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The Ravens’ Cursed Injury Luck Continues

Marcus Peters and Gus Edwards joined a long list of Ravens players who have suffered serious injuries. Why can’t Baltimore catch a break?

Getty Images/AP Images/Ringer illustration

There are difficult preseasons, and then there is what has happened to the Baltimore Ravens.

On Thursday, according to NFL Network, Ravens cornerback Marcus Peters and running back Gus Edwards were injured on successive plays. ESPN’s Adam Schefter reported that the team fears both players tore their ACLs, which would mean that both are out for the season.

To repeat, Peters and Edwards were hurt on back-to-back plays, after which Baltimore coach John Harbaugh called off the rest of the practice.

The good news is that both Peters and Edwards renegotiated their contracts in Baltimore and had guarantees for this year. The difficulty for the Ravens is that both players were significant parts of the team’s plans for 2021. And their injuries are hardly the only major ones to test the Ravens’ depth heading into their season opener Monday night.

If Peters and Edwards require season-ending surgery, they would join running back J.K. Dobbins, who tore his ACL this preseason, on injured reserve. Linebacker L.J. Fort suffered the same injury in the second preseason game. Rookie receiver Rashod Bateman, one of the team’s first-round picks, had groin surgery last month and will begin the season on injured reserve as will receiver Miles Boykin. Justice Hill, another running back, tore his Achilles this summer but was waived as a result.

Good teams have depth. The trouble is that Edwards was the Ravens’ depth in the running back room. He was the reason Baltimore didn’t make a major trade or signing after Dobbins went down. Now it’s likely both are out for the year, and the two primary members of the backfield in the top-ranked rushing offense from last season are gone in the span of two weeks. All before the first regular-season snap.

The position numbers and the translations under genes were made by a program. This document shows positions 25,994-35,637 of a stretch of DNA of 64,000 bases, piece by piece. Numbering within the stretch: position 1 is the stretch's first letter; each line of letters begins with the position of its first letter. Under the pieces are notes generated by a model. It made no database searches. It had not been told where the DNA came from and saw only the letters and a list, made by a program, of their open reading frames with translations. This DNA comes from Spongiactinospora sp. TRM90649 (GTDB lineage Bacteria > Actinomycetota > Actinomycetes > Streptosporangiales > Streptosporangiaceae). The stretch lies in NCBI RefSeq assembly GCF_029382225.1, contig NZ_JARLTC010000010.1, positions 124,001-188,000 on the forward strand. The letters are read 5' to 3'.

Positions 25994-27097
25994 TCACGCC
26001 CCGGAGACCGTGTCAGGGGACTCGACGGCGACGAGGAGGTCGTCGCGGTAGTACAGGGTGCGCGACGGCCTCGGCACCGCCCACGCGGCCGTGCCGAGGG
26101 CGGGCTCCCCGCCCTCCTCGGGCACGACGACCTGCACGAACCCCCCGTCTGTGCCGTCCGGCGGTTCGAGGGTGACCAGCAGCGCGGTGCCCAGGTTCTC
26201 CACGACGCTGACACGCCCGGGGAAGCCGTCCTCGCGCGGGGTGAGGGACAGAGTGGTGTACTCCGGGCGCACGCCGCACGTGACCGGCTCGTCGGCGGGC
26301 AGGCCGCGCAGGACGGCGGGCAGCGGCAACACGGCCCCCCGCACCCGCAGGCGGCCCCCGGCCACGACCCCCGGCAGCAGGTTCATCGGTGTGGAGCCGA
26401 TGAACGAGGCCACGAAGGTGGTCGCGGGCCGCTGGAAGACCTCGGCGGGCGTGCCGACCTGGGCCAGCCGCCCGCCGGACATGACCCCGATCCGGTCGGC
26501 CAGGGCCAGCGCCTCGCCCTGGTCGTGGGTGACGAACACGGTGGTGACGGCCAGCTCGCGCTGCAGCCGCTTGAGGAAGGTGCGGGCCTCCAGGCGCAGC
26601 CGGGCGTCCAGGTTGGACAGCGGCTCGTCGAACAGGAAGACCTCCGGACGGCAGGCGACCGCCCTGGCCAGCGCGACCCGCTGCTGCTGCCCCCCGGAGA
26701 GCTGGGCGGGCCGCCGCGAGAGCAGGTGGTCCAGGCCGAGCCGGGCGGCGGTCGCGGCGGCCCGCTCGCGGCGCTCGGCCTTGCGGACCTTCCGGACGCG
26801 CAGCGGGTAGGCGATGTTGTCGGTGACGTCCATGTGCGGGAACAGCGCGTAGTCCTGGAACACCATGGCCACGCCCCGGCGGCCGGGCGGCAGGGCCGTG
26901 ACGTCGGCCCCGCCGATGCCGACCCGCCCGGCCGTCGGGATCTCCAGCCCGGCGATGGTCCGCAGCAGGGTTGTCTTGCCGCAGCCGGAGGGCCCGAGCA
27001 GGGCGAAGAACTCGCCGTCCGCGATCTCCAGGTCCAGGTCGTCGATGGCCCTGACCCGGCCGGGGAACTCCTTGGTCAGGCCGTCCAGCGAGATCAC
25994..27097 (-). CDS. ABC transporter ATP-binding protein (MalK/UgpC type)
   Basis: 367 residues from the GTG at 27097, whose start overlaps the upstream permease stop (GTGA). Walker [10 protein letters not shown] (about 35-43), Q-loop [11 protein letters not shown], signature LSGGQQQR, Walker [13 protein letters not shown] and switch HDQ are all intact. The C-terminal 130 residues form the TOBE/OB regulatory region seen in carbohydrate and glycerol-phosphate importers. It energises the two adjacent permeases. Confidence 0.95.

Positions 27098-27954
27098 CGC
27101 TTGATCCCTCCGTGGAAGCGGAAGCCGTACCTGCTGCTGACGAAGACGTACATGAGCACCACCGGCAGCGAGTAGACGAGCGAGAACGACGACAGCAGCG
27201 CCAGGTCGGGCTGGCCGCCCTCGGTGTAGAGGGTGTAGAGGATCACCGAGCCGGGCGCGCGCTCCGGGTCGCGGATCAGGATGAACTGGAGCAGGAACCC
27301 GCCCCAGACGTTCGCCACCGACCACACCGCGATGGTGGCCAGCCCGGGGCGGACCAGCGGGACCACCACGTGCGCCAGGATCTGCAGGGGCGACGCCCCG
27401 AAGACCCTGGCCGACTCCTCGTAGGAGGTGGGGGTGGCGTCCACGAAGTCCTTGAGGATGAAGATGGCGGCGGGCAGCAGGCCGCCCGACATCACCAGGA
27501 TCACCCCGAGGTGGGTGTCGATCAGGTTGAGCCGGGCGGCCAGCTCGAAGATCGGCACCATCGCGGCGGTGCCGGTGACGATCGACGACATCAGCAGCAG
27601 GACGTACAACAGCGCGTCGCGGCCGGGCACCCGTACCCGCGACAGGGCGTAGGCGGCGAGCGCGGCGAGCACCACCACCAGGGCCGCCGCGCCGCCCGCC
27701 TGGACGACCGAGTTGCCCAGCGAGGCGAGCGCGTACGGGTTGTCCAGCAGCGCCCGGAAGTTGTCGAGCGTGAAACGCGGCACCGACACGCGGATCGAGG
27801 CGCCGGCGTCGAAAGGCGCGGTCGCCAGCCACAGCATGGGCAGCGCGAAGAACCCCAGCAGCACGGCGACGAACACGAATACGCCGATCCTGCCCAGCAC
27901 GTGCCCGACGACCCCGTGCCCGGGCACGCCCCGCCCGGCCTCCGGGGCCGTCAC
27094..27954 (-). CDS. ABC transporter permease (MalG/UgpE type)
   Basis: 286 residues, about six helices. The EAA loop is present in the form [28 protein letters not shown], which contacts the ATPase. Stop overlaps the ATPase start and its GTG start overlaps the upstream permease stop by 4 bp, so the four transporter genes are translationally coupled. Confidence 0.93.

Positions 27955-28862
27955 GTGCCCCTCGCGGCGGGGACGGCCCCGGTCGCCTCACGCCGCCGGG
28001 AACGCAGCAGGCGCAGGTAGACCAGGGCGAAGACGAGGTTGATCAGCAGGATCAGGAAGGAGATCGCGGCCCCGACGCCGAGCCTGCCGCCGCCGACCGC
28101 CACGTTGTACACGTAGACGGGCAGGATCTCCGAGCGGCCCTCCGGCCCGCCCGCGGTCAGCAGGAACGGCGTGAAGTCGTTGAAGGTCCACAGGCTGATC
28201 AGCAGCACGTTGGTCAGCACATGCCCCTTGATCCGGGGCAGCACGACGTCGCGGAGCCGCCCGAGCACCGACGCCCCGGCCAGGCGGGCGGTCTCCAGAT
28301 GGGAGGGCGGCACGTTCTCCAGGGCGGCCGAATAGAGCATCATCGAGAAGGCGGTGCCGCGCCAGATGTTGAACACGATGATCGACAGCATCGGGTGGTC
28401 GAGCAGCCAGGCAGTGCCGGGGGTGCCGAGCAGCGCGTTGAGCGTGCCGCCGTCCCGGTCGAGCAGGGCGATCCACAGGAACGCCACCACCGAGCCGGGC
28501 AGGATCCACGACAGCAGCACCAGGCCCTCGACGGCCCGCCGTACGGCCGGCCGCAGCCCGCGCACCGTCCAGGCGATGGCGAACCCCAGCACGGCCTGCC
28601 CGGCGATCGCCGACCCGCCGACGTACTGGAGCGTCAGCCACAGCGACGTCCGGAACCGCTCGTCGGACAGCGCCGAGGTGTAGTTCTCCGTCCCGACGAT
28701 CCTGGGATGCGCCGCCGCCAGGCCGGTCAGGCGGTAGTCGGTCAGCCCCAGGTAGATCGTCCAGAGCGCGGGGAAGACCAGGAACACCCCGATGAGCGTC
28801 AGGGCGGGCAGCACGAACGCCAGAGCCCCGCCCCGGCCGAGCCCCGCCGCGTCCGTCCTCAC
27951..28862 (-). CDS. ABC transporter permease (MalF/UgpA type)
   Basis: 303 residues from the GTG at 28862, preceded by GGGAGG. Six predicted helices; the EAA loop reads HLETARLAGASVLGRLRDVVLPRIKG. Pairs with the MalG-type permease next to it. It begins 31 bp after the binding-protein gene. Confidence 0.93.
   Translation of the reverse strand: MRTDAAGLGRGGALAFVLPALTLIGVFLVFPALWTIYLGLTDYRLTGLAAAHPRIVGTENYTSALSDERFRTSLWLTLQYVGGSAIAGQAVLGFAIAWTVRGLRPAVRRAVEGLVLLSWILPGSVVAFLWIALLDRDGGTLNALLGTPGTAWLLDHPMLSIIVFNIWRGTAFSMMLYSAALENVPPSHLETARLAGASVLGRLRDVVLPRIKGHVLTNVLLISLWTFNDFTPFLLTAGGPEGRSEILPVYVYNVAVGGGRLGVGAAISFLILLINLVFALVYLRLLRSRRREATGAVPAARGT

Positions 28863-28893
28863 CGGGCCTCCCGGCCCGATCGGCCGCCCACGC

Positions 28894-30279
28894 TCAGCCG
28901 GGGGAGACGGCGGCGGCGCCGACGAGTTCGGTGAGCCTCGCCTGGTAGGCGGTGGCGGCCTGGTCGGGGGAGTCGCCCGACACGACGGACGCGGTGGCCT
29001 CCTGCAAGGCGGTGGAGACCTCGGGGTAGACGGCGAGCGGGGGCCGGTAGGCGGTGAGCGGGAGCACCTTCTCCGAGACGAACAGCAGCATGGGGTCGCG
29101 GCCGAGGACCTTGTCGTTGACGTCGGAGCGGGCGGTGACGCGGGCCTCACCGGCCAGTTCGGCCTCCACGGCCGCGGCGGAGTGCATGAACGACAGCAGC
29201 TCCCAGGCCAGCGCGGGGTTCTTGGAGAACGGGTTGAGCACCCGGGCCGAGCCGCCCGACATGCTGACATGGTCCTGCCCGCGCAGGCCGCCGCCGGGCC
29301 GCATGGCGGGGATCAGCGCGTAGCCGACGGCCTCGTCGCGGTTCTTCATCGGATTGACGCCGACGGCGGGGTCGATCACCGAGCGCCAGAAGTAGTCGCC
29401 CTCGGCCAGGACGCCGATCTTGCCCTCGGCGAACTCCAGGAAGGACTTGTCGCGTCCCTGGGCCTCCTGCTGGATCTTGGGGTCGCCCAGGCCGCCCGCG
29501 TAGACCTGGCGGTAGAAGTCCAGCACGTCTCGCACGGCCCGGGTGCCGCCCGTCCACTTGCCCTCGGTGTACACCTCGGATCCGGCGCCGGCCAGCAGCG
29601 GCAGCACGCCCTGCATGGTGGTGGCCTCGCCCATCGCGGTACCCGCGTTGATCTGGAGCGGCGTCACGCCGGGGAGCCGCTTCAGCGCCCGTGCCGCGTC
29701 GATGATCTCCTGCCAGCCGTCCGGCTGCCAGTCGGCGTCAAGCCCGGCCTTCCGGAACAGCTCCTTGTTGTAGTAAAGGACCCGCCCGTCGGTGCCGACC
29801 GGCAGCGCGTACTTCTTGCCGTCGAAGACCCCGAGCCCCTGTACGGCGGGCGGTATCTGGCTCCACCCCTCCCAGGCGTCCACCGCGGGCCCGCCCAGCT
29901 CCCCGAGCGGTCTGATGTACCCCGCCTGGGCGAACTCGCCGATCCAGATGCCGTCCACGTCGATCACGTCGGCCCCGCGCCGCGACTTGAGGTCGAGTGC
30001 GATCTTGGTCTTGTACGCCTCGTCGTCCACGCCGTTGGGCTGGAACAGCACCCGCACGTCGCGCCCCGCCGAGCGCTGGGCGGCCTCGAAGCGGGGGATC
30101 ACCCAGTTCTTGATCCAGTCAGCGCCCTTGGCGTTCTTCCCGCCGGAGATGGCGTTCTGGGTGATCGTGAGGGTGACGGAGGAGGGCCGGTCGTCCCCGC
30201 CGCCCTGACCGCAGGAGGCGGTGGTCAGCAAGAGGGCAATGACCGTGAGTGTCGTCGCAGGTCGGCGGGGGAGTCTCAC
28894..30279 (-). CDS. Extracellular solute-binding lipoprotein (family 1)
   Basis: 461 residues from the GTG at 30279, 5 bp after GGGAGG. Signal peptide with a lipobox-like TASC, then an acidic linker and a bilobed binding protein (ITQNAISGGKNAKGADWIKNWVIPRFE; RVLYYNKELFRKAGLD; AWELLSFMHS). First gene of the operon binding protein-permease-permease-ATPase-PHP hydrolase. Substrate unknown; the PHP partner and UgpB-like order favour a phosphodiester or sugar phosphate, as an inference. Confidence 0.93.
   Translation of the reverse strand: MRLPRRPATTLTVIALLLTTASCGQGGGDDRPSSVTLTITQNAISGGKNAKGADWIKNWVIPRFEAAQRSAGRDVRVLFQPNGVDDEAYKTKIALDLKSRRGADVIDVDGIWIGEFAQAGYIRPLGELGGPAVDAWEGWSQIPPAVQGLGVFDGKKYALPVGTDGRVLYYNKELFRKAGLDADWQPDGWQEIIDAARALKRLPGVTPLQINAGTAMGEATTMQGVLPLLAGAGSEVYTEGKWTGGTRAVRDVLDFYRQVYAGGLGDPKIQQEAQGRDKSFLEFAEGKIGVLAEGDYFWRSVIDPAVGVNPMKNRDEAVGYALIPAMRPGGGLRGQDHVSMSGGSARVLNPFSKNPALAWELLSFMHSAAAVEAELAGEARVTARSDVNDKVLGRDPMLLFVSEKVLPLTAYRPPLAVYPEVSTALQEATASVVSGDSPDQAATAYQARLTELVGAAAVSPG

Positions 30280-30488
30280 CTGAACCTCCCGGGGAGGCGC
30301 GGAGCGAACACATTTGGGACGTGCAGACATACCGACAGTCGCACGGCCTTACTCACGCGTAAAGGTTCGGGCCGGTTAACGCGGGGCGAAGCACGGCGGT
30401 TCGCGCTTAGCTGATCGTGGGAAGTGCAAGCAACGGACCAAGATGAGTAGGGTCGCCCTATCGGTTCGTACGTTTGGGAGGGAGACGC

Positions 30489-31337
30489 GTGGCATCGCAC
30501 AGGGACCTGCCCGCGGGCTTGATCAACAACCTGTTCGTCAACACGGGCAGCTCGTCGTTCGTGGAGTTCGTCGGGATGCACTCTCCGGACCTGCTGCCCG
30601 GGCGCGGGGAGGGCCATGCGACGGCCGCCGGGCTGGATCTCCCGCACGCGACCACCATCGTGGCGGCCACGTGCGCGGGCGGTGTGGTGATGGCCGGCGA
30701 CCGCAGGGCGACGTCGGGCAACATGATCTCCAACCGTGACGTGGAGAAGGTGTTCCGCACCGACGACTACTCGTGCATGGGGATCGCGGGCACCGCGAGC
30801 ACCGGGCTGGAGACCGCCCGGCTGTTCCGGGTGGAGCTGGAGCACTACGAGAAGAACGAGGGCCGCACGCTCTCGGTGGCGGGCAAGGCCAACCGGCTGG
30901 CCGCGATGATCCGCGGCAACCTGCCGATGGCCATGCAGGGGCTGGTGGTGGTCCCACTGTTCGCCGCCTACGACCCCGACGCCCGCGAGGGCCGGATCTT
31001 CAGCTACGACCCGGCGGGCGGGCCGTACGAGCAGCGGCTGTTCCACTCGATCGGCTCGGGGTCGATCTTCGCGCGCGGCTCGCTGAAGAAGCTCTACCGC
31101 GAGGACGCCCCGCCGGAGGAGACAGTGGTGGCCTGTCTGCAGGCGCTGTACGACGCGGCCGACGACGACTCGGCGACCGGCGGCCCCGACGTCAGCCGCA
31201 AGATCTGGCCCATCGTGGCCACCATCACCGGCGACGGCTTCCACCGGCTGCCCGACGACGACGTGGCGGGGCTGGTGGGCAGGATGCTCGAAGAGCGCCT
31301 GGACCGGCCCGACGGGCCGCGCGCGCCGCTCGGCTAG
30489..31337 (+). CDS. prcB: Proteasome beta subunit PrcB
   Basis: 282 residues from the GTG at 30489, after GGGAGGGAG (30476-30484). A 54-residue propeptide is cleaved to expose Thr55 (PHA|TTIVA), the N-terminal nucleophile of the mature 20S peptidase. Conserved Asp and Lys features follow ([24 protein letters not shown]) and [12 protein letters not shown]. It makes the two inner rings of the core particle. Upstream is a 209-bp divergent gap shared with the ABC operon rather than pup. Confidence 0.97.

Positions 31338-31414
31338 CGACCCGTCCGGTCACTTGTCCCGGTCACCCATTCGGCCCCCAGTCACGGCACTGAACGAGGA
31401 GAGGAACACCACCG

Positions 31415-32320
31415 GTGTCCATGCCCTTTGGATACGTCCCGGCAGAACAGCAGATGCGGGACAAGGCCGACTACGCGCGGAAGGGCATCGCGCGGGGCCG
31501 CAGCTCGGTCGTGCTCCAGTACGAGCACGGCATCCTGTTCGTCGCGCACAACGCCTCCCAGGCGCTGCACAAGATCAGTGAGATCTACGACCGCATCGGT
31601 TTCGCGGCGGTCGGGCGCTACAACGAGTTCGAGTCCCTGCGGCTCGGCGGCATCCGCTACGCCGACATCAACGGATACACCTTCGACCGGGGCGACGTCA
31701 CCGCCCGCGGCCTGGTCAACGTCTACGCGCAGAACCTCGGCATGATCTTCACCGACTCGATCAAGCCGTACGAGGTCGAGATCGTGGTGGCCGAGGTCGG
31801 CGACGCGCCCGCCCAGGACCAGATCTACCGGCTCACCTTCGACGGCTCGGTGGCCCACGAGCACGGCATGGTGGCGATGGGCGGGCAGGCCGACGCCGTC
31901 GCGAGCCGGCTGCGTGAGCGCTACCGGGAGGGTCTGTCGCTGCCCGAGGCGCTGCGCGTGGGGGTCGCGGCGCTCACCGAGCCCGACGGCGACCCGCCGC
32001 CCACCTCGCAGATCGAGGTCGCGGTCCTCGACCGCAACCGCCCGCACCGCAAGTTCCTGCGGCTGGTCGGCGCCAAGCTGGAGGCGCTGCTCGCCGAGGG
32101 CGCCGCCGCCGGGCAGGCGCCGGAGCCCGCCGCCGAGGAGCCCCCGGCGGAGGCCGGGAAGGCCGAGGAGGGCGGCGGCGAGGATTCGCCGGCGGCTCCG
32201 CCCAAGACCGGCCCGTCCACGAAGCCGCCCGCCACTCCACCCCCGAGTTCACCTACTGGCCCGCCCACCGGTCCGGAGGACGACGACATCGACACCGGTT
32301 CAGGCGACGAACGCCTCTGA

The Ravens currently have Ty’Son Williams and Trenton Cannon on their roster at running back. Williams was an undrafted free agent in 2020. Cannon was a sixth-round pick of the Jets in 2018 and spent last season with the Panthers before getting cut last week. Baltimore signed Cannon on Wednesday. Williams has never played in the regular season, and Cannon has 146 career rushing yards.

Baltimore does have two more prolific options on the practice squad: Le’Veon Bell and Devonta Freeman, who signed with them Thursday following Edwards’s injury, according to ESPN. Other veteran running backs including Latavius Murray are available as free agents and players including Houston’s David Johnson could be available as trade targets.

It’s almost inevitable that the Ravens’ running game will suffer after losing three players, but Baltimore’s scheme is well-suited to make up for some of the difference. The Ravens had the fourth-best run-blocking offensive line last season and have quarterback Lamar Jackson, who forces defenses to play 11-on-11 on basically every snap.

Their coverage scheme, however, may have more trouble accounting for the loss of Peters. The Ravens need good man-to-man players (like Peters) in the secondary so that their defensive front is free to blitz to defensive coordinator Wink Martindale’s heart’s desire. The loss of Peters puts pressure on corner Marlon Humphrey, who will be the clear no. 1 instead of part of a tandem of multi-time Pro Bowlers. Baltimore has some depth in slot corner Tavon Young and Jimmy Smith, though Smith is 33 and has not played a full season since 2015 due to injuries.

If there is a silver lining for Baltimore, it is that the NFL adopted the 2020 rules change that allows teams to bring an unlimited number of players back from the injured reserve list. The change also allows them to bring a player back after they’ve missed three games, not the previous requirement of eight weeks, meaning the Ravens could have Bateman and Boykin back in early October. Baltimore was already hoping to develop a more explosive passing game in 2021; that task now comes with added pressure to account for the losses on defense and in the running game.

This is first and foremost a difficult blow to the injured players, then to the Ravens, and then to everyone who appreciates good football. Every NFL team deals with injuries, but every season there’s a team or two that is hit so badly it genuinely changes the landscape of the league. Baltimore, in the competitive AFC North, may have passed the tipping point before the season even begins.